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Please note that this session was withdrawn and is no longer available in the respective programme. This withdrawal might have been the result of a merge with another session.


Impacts of paved and unpaved roads on soils and surface dynamics
Convener: Antonio Jordán  | Co-Convener: Lorena M. Zavala 

Construction of roads constitutes the most damaging facet of forestry activities: the forest has to be cleared for them and they are thus a cause of deforestation. Soil erosion is particularly important in forested areas, because natural erosion rates tend to be very low.
Anthropic activities in mountain areas contribute to the development of road networks. Intensification of vehicle traffic through these roads and paths leads to cumulative effects in watersheds and river systems, especially in areas under deep land use changes. Watersheds with dense road networks commonly experience increased sediment yield and peak flows. Forest roads often act as linearly connected systems, so that surface runoff flow may travel downslope towards the stream network. Roads are therefore potentially susceptible to hydraulic erosion processes, and may contribute substantially to stream sedimentation, even during low-magnitude rainfall events. There are also other undesirable ecological consequences, as loss of forest production alongside roads, barrier effects, disturbance of breeding areas or migration routes of animal species, and compression of soil structures. These processes are of particular interest in forested areas, where natural erosion rates tend to be very low. Understanding the interaction between roads in steep slopes and anthropic activities in neighbouring areas (rural activities, economy, agriculture, minery and tourism, among others) is essential for fully address environmental problems and for a good land use planning.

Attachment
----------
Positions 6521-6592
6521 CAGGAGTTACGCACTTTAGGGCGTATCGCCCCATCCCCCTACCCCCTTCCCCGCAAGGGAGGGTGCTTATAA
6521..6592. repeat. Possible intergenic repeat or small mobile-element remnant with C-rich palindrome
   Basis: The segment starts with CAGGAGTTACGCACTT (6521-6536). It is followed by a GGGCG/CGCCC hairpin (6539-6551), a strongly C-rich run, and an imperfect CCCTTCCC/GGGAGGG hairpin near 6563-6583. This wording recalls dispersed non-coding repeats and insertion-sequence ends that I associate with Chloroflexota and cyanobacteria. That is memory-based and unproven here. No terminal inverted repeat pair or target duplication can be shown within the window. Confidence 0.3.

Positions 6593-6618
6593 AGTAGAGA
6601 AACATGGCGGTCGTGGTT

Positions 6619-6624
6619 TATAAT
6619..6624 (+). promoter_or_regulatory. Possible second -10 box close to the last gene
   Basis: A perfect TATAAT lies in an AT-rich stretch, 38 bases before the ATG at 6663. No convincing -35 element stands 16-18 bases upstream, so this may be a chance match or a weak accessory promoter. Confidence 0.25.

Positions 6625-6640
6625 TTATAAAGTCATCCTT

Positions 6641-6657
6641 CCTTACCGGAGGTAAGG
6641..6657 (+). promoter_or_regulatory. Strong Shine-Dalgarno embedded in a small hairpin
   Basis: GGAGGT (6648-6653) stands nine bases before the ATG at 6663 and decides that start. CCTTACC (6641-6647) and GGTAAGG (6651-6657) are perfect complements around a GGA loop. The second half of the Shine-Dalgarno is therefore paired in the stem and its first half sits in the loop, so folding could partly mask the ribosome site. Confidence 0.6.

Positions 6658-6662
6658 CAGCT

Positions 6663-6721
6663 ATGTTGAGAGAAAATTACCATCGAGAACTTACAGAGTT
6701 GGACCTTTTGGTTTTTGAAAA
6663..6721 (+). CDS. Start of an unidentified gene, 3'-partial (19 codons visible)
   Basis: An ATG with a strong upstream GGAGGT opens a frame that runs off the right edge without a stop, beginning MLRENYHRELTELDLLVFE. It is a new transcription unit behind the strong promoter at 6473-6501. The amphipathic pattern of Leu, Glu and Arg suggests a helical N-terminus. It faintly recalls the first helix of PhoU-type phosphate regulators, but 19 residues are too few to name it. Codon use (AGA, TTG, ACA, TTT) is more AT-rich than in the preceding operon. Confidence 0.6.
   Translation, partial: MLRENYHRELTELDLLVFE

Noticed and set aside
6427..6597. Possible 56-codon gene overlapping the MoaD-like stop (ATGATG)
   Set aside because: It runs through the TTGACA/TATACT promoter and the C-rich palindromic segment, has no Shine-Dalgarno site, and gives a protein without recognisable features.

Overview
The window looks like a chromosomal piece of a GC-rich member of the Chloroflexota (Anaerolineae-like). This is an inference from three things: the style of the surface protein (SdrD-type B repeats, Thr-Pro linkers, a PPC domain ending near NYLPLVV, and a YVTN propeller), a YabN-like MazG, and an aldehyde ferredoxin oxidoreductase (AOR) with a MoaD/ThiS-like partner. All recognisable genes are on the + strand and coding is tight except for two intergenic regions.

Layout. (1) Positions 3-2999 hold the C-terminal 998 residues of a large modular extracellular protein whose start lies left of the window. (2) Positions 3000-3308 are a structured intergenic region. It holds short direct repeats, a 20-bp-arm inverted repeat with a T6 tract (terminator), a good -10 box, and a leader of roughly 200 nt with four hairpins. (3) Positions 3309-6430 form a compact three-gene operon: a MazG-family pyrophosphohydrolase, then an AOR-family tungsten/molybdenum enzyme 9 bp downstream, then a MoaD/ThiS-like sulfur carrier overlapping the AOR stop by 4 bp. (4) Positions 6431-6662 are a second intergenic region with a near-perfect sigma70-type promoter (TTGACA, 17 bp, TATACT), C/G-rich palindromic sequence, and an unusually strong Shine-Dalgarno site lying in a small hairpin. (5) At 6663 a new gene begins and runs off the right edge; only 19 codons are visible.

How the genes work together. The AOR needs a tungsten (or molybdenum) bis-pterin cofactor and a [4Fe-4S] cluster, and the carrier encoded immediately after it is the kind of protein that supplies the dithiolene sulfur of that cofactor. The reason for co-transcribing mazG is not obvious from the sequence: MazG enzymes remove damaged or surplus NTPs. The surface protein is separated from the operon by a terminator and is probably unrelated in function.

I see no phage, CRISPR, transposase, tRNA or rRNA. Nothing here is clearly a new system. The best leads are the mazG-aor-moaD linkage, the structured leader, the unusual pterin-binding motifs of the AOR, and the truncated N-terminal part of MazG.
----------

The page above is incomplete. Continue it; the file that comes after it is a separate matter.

The objective of this session is to discuss the effects of forest roads in mountainous areas and diagnose the major problems, proposing solutions for damaged areas.
Conveners would like to propose a special issue after the session.